Even if you don’t have any higher-ups, you still need to make accurate predictions for your own business purposes. For example, you might need to get a loan to cover your slow season. But if you have no accurate data on your funnel, how would you know which season was slow for your business?

Forecasting and predicting requires a lot of number crunching. It’s something that you’d need to pay a financial expert to do unless you have a CRM with algorithms that do it for you. Beyond crunching numbers, a CRM can create actionable reports in a matter of seconds, so you don’t need to waste time manipulating data in pivot tables in Excel.

The Opportunities report from Copper CRM
The Opportunities report from Copper shows pipeline amount as well as a rep leaderboard.

Opportunities Report from Copper shows pipeline amount as well as which reps are responsible for specific amounts.

3. Don’t miss opportunities to close deals.

Another huge benefit of a CRM is that all of its integrations and data can make sales cycles on average 8-14% shorter. A shorter sales cycle means you can close more deals year-round and improve revenue. (To keep your team on top of each step in the sales cycle, make use of CRM mobile notifications.)

Today, notifications are a must-have. Salespeople are busy—they don’t have time or headspace to remember to call so-and-so on Tuesday at 11:45am. Salespeople need tools that enhance their prospecting, and getting real-time alerts is a huge benefit.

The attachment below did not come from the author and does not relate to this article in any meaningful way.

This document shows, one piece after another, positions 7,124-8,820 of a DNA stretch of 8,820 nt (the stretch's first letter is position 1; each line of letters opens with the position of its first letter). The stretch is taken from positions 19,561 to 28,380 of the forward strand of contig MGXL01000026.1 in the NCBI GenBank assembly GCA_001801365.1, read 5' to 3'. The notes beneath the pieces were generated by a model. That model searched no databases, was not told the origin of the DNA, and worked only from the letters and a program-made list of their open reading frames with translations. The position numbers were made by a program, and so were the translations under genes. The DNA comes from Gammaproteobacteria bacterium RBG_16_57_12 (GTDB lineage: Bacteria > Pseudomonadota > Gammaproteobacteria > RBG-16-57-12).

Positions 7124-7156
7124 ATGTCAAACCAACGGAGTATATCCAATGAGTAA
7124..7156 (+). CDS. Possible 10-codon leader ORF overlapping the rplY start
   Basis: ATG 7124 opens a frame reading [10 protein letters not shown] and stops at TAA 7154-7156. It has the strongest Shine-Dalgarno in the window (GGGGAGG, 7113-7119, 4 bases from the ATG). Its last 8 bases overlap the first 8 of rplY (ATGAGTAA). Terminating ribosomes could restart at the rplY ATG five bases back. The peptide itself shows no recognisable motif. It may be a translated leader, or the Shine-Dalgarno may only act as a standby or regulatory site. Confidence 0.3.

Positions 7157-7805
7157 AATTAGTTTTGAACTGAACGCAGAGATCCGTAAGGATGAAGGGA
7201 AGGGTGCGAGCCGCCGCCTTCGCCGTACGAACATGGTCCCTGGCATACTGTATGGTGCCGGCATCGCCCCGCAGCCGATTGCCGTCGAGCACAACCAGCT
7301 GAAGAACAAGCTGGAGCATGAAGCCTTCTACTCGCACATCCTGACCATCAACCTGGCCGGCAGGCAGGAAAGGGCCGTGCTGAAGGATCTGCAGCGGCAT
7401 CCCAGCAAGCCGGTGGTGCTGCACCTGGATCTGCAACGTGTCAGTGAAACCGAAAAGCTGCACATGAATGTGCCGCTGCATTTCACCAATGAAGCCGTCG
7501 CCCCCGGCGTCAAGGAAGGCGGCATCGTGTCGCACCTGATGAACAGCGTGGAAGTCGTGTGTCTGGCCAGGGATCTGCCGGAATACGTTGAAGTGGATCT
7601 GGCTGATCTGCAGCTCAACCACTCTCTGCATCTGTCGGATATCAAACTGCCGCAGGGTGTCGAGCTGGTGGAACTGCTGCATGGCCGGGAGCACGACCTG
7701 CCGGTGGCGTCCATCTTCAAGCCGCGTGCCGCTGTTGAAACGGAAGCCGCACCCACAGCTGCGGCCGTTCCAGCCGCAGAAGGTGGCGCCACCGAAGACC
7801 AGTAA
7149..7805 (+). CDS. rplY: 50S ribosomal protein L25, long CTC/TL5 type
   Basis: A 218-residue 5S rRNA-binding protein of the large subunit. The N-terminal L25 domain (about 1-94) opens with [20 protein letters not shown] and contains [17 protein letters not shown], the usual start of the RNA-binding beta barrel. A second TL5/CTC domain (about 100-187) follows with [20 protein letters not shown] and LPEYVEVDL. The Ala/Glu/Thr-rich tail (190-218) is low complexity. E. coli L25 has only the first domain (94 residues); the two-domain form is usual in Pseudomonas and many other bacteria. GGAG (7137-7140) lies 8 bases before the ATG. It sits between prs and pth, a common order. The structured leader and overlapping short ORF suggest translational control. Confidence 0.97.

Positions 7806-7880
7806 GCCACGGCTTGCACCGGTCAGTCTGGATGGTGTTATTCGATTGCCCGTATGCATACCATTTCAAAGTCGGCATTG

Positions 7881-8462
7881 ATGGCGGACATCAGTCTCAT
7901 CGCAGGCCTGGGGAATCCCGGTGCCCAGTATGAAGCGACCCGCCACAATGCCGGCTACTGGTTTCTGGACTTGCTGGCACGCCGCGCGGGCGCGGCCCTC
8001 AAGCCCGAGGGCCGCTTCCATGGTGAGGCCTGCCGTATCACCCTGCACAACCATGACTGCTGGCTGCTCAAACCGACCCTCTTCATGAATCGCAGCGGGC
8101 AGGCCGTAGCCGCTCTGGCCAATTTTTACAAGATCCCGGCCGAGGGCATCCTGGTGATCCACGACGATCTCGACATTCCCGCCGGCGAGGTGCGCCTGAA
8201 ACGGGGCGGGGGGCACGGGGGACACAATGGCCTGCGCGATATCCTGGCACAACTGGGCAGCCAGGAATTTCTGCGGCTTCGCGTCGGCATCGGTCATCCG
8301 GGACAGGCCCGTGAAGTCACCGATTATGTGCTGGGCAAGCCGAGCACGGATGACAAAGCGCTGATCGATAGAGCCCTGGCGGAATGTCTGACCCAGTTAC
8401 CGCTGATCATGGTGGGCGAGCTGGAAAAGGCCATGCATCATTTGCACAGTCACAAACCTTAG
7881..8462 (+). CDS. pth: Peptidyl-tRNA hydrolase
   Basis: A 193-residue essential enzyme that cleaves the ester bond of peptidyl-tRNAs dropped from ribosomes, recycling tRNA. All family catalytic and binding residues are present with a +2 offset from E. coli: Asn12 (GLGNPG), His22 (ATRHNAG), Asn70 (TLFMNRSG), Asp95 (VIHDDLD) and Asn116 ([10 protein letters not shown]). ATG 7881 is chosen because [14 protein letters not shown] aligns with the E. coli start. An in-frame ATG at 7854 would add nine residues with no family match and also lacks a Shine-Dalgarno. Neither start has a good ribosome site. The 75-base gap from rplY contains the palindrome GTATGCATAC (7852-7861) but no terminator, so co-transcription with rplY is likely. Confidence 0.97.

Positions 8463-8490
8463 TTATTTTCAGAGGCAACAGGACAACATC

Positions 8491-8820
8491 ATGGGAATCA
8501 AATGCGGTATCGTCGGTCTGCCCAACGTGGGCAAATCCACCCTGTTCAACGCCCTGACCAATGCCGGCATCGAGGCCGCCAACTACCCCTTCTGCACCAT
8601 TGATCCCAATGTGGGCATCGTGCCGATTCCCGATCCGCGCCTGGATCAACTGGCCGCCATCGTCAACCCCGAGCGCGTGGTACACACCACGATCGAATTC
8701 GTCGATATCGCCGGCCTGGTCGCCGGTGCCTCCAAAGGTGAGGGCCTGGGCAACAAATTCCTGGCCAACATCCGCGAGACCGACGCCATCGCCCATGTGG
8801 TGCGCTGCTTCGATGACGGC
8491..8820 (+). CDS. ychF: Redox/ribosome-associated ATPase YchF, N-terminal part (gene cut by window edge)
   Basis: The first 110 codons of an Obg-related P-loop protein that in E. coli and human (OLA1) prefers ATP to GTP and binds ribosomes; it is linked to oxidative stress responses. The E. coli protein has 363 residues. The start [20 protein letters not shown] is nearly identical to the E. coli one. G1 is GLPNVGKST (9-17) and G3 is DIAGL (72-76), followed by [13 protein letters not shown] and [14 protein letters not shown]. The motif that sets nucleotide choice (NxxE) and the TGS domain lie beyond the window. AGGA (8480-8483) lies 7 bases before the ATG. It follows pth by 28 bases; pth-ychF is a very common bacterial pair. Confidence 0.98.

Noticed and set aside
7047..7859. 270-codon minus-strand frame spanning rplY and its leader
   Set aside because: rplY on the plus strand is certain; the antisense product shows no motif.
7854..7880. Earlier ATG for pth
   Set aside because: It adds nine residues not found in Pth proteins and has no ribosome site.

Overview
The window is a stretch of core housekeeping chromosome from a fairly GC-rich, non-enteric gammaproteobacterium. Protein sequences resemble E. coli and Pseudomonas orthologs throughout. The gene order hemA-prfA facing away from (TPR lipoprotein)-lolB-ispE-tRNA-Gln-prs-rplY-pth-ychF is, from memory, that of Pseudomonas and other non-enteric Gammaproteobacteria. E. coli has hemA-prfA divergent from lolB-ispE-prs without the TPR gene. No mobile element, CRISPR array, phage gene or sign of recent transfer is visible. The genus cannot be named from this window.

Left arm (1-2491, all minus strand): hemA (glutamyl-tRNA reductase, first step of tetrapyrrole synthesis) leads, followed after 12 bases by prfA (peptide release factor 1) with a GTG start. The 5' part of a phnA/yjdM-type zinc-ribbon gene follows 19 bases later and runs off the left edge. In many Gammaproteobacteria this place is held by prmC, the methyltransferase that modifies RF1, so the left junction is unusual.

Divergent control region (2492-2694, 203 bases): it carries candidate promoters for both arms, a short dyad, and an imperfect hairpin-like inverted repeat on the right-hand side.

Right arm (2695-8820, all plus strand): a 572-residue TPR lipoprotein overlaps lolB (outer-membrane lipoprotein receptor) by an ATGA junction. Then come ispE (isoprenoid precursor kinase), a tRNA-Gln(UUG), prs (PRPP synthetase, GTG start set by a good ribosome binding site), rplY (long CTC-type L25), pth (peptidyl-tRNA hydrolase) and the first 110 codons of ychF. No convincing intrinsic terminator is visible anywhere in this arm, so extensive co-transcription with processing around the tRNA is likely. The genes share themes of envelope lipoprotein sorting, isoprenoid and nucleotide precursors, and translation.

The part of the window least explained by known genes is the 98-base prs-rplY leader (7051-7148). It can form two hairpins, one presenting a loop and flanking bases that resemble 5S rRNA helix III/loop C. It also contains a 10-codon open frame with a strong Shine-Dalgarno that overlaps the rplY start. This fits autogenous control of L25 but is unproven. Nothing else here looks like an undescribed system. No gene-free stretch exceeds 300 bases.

With a CRM, you can set reminders and notifications to alert you and your team of any changes within the CRM.

Let’s say a BDR (business development rep) moves a prospect from “first contact” to “time to follow up.” It’s vital that the appropriate salesperson or account manager is alerted of that change. That way, they can follow up at the right time, and your company doesn’t lose a potential deal due to poor communication.

copper crm's mobile notifications help sales teams stay on track even on the go
Copper’s mobile notifications can help reps stay focused on getting deals through the funnel.

4. Know who is contributing what.

If you’re working in a spreadsheet, chances are, you have no idea which teammate is accomplishing what. It’s essential that you be able to track not only your own performance but the performance of each teammate. How else would you know who needs improvement, or whose techniques the rest of your team should emulate?

With a CRM, you can view individual contribution from many angles and KPIs.